European Commission Release response to Circular Economy Consultation:
The European Commission has released today their initial response to the circular economy consultation. The circular economy package focusses on reducing waste across the whole of the supply chain and maintaining economic value in these materials.
The Commission has stated that a maximum of 10% of all waste produced can be landfilled by 2030. The minimum proportion of municipal and packaging waste which must be recycled has also been modified to 65% and 70% respectively by 2030. The Commission aims to achieve these figures by establishing targets on waste separation and have inferred that this could include compulsory separation of municipal waste.
The NFU anticipates that this package could boost the circular economy and bio economy. In particular the circular economy package looks to reduce waste going to landfill or incineration, facilitating the growth in industries such as anaerobic digestion, biogas and composting.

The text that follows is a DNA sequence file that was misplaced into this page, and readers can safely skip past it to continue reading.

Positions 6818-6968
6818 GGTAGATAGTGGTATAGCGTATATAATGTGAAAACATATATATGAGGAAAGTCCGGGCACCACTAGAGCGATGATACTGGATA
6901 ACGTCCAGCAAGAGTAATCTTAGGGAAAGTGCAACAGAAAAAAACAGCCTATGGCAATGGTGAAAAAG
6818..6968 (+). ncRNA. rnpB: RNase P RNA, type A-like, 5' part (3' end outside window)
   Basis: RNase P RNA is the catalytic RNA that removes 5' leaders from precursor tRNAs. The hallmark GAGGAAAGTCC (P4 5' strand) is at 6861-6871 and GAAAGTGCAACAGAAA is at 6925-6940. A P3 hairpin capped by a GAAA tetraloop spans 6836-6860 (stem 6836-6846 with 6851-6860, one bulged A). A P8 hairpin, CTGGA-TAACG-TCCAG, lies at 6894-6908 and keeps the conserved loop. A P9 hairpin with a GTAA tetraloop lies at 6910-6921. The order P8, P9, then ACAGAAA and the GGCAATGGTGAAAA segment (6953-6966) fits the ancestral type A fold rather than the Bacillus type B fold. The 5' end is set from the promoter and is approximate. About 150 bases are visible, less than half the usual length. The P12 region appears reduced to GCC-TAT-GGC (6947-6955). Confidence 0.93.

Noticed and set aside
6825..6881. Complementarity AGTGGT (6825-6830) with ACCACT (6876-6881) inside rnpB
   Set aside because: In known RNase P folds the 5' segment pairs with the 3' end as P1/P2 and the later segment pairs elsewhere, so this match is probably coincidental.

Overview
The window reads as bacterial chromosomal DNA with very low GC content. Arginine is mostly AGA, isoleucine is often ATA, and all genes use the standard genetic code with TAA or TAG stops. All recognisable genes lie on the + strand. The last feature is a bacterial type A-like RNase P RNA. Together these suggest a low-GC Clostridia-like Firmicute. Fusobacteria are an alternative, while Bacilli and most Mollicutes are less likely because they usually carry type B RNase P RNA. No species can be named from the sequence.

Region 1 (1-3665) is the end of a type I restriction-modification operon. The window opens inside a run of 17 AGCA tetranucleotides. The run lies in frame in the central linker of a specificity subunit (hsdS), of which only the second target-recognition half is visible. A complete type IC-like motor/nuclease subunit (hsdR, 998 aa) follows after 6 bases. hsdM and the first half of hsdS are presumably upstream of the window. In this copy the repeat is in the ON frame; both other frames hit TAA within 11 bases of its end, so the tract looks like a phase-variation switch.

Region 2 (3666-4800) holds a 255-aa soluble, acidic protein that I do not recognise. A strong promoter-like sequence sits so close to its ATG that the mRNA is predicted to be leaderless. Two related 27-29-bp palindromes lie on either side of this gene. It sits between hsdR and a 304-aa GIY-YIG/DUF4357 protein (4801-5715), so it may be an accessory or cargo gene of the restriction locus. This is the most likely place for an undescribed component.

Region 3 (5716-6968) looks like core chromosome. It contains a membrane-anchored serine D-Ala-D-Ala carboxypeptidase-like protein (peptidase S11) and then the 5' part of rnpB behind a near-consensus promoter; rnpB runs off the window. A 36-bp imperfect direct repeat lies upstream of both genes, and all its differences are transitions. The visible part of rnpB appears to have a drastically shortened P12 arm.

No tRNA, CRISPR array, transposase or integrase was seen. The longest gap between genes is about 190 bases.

We look to Europe and the UK Government to ensure that new regulation facilitates rather than hinders the development of these industries. The Commission made reference to considering products as ‘secondary raw materials’ rather than wastes and also discussed the need for standard setting and self-regulation rather than the increase in policy in controlling waste
The Commission also stated that they will review whether waste and organic materials need to be added into the fertiliser regulations. This will provide greater reassurances in the quality of materials used within the bio-economy; however it is important that these rules do not undermine pre-existing and highly regarded industry-initiated standards.
The NFU is working with other industry stakeholders such as the Renewable Energy Association to ensure the Circular Economy package is used by the UK Government to boost the bio-economy.